Test Your TTAB Judge-Ability on these Two Design Marks for Keyboards and Computers
Clamcase LLC sought to register the mark shown below left for keyboards, cases for cellular phones, and laptop computers (among other class 9 goods). The PTO refused registration in view of the registered mark shown below right, for the same goods (again among others in class 9). Clamcase appealed, maintaining that its mark resembles a shell while the cited mark looks like a shield. How do you think this came out? In re Clamcase, LLC, Serial No. 85654205 (May 16, 2014) [not precedential].
Of course, when the goods are identical, a lesser degree of similarity is needed between the marks to support a finding of likely confusion. So it boiled down to the marks.
The Board observed that it is not unlikely that consumers may refer to either mark as clam-shaped or shield-shaped. [Really? The one on the right looks like a broken guitar pick - ed.] The relative dimensions are highly similar, and so are the characteristics of both. There was no evidence of third party use of similar marks to show that the cited mark is not inherently strong, or that consumers would notice small distinctions in the marks.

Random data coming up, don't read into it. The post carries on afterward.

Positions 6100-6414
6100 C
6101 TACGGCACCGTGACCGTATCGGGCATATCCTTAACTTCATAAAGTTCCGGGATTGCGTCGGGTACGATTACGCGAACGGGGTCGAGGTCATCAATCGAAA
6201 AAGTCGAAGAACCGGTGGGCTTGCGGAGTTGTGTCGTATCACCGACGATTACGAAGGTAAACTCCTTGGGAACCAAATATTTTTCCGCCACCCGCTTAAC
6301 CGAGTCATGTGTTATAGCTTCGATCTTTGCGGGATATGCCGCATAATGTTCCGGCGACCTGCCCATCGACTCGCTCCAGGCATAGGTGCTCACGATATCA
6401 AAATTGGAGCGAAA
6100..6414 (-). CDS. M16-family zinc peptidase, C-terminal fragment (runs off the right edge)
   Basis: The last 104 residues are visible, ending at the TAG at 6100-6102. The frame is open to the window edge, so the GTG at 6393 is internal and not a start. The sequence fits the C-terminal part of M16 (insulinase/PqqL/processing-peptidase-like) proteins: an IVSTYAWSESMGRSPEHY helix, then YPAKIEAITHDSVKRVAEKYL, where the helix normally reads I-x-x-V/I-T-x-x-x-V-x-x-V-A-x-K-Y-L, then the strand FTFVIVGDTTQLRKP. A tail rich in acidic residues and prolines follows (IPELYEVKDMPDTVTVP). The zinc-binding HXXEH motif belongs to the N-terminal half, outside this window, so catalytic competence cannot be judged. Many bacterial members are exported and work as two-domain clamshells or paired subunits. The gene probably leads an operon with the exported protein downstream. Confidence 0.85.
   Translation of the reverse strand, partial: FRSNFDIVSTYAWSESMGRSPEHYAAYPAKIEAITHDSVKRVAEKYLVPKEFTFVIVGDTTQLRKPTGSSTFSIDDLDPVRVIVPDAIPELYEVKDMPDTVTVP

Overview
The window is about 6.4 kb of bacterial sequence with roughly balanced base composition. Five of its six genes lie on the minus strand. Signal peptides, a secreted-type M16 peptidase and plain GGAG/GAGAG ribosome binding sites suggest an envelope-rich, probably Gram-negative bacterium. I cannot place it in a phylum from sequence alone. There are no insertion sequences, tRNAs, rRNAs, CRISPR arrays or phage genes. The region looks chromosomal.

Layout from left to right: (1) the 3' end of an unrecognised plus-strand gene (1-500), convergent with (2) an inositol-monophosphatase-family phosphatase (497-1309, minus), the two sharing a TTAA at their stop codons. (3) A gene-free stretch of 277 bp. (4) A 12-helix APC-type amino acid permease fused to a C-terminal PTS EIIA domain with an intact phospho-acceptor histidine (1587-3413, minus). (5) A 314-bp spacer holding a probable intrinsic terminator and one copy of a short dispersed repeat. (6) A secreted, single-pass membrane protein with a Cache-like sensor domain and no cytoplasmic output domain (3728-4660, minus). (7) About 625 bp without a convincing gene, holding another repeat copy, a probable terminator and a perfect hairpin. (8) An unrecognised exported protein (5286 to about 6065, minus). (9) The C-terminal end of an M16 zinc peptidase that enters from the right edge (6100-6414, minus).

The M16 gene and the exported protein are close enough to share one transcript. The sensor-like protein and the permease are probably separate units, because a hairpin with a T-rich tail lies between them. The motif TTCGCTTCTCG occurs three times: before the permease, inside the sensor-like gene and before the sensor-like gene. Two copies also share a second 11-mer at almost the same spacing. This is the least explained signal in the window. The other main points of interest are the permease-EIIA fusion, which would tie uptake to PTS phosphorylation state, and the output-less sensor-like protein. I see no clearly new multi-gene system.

In sum, the Board found the marks to be "quite similar in appearance, commercial impression and connotation, as well as likely to be called-for or referred-to in a similar manner."
The Board also considered a second cited registration, owned by the same registrant, for the following mark for the same overlapping goods. [I don't know why the Board bothered to consider this second mark, since it is more different than the first one - ed.].
The Board then made this seemingly inapt statement: "It has often been said that likelihood of confusion would not be avoided when trade names and house marks are added to otherwise highly similar terms. 'Such addition may actually be an aggravation of the likelihood of confusion as opposed to an aid in distinguishing the marks so as to avoid source confusion.'" [Huh? How apply here?]
And so the Board affirmed the refusal to register.
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Text Copyright John L. Welch 2014.